Category Archives: Business strategy

Latest thinking on corporate strategy.

Fees as a revenue stream

There are reasons why Comcast is such a terrible company but this week when I called them to complain that our phone and Internet connection was down, before even apologizing for the interruption of service or promising to do anything about it, the agent first threatened that if the technician came to fix their equipment and if the fault was ours (the technician gets to arbitrarily decide whose fault it is — imagine the potential for abuse if someone does not have masters level education in engineering like me?) we would be slapped with a $50 fine (it was not clear if they will fix the problem or expect me to fix it anyway). Alternatively, the cheerful agent suggested that while we were sitting without a phone and Internet because Comcast had problems, we could sign up the Xfinity Service Plan Protection (SPP) for a monthly fee to pay them to service their equipment.

Definitely, Comcast is not alone in figuring out that the easiest way to add to the top line is by charging fees for items that have traditionally been free, for example, to bring your bags alone on a trip if you pay for the ticket. The airline industry has been one of the most remarkable success stories in finding new revenue streams from existing infrastructure. The banks have done so with ATM fees recently (now it costs nearly five bucks to get your own money out from a machine). The credit card industry also relies very heavily on fees.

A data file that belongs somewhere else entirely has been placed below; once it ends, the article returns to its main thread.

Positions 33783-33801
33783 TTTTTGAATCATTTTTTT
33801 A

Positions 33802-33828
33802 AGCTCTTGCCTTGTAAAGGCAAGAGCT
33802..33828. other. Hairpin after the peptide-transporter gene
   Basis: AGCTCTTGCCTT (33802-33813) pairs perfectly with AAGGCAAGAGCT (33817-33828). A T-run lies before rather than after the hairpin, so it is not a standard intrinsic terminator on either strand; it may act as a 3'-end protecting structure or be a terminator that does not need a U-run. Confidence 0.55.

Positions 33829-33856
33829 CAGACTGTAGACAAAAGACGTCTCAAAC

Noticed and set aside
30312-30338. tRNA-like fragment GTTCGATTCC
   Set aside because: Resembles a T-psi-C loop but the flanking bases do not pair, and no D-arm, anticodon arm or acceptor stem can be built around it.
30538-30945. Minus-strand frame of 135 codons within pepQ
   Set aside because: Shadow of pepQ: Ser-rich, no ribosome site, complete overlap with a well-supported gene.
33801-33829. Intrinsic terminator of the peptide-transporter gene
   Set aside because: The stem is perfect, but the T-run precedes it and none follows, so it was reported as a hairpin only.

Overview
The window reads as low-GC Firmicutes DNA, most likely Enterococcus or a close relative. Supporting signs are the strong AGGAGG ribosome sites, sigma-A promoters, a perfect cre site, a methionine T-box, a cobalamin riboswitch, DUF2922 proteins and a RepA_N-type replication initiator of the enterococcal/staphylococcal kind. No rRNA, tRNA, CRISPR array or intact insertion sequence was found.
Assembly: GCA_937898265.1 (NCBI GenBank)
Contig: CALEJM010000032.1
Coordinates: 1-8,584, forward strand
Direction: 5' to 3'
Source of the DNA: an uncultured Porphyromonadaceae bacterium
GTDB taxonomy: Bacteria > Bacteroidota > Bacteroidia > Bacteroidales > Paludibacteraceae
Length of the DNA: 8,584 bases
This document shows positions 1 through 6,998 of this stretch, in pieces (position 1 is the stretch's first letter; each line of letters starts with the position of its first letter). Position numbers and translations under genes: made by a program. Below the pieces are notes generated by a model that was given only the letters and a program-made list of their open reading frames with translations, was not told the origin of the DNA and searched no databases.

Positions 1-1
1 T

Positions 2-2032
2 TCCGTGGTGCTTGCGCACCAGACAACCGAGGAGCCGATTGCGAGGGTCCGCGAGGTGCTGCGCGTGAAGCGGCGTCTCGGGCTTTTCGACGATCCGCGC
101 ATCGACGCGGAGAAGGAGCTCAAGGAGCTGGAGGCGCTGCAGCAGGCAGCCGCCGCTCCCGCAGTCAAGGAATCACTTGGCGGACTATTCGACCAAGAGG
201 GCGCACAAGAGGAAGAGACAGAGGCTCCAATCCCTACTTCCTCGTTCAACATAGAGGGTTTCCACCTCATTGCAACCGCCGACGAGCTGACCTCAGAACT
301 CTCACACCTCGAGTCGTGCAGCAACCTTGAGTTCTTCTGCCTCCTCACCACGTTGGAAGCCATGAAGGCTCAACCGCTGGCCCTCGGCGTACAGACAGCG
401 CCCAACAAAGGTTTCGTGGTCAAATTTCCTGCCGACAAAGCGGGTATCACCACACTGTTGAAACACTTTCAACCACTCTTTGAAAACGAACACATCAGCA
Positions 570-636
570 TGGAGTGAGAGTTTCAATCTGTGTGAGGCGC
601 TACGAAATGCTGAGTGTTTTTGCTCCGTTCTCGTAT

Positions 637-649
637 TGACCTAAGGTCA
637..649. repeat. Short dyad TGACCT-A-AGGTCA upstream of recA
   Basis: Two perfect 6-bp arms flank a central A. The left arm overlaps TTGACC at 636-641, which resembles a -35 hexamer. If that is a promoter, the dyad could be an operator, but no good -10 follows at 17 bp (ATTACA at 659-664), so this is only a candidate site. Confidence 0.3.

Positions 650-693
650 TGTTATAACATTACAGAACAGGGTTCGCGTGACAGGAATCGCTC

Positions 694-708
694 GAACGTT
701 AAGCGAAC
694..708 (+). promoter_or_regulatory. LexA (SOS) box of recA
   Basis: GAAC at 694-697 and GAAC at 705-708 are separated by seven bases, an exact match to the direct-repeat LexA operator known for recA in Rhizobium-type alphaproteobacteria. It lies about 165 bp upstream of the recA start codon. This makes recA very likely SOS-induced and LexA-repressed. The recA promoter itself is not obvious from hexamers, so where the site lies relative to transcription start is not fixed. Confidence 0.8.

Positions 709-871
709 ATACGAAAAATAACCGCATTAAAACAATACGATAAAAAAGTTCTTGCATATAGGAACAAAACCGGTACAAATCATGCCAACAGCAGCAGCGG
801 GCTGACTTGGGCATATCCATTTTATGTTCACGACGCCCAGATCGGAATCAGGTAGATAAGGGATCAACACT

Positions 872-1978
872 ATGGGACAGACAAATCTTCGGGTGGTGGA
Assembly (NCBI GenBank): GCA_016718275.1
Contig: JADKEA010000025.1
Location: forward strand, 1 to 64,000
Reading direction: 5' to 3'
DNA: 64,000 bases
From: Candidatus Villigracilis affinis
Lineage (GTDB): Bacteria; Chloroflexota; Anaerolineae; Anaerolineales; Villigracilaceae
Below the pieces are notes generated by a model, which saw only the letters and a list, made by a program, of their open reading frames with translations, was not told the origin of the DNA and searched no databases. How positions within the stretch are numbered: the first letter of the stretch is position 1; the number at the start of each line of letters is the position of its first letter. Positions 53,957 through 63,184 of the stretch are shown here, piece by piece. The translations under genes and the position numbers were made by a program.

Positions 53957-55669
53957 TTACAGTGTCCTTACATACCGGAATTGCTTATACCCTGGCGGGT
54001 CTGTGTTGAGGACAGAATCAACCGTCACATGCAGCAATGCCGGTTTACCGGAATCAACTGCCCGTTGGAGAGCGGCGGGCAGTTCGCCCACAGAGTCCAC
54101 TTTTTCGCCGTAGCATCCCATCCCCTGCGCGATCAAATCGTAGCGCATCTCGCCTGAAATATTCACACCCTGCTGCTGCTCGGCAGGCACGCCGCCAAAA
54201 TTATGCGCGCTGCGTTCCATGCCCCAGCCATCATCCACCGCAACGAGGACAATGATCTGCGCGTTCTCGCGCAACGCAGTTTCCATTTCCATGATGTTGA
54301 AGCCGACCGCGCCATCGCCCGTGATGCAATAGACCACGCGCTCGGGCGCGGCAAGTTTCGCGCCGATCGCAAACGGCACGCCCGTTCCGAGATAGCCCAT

As disgusting as it sounds for us as consumers, the lesson here is that once you figure out that your customers are helpless and can be bullied, it is easy to add revenue through fees without any significant investment.

Will newspapers become like magazines?

I have talking about the print/digital transition for a while and it seems that the decline of print continues. Surprisingly the print media is still slow to reacting to the powerful forces of change. Take New York Times for instance. Despite the writing on the wall being so clear, the company still keeps pushing newspaper subscription through direct mail (I stopped the paper subscription in 2003 but I still get their letters in the mail) and online advertising. I am hoping that they will finally pay attention to the Pew Report on the State of the Media, that concludes, “A growing number of executives predict that in five years many newspapers will offer a print home-delivered newspaper only on Sunday, and perhaps one or two other days a week that account for most print ad revenue.”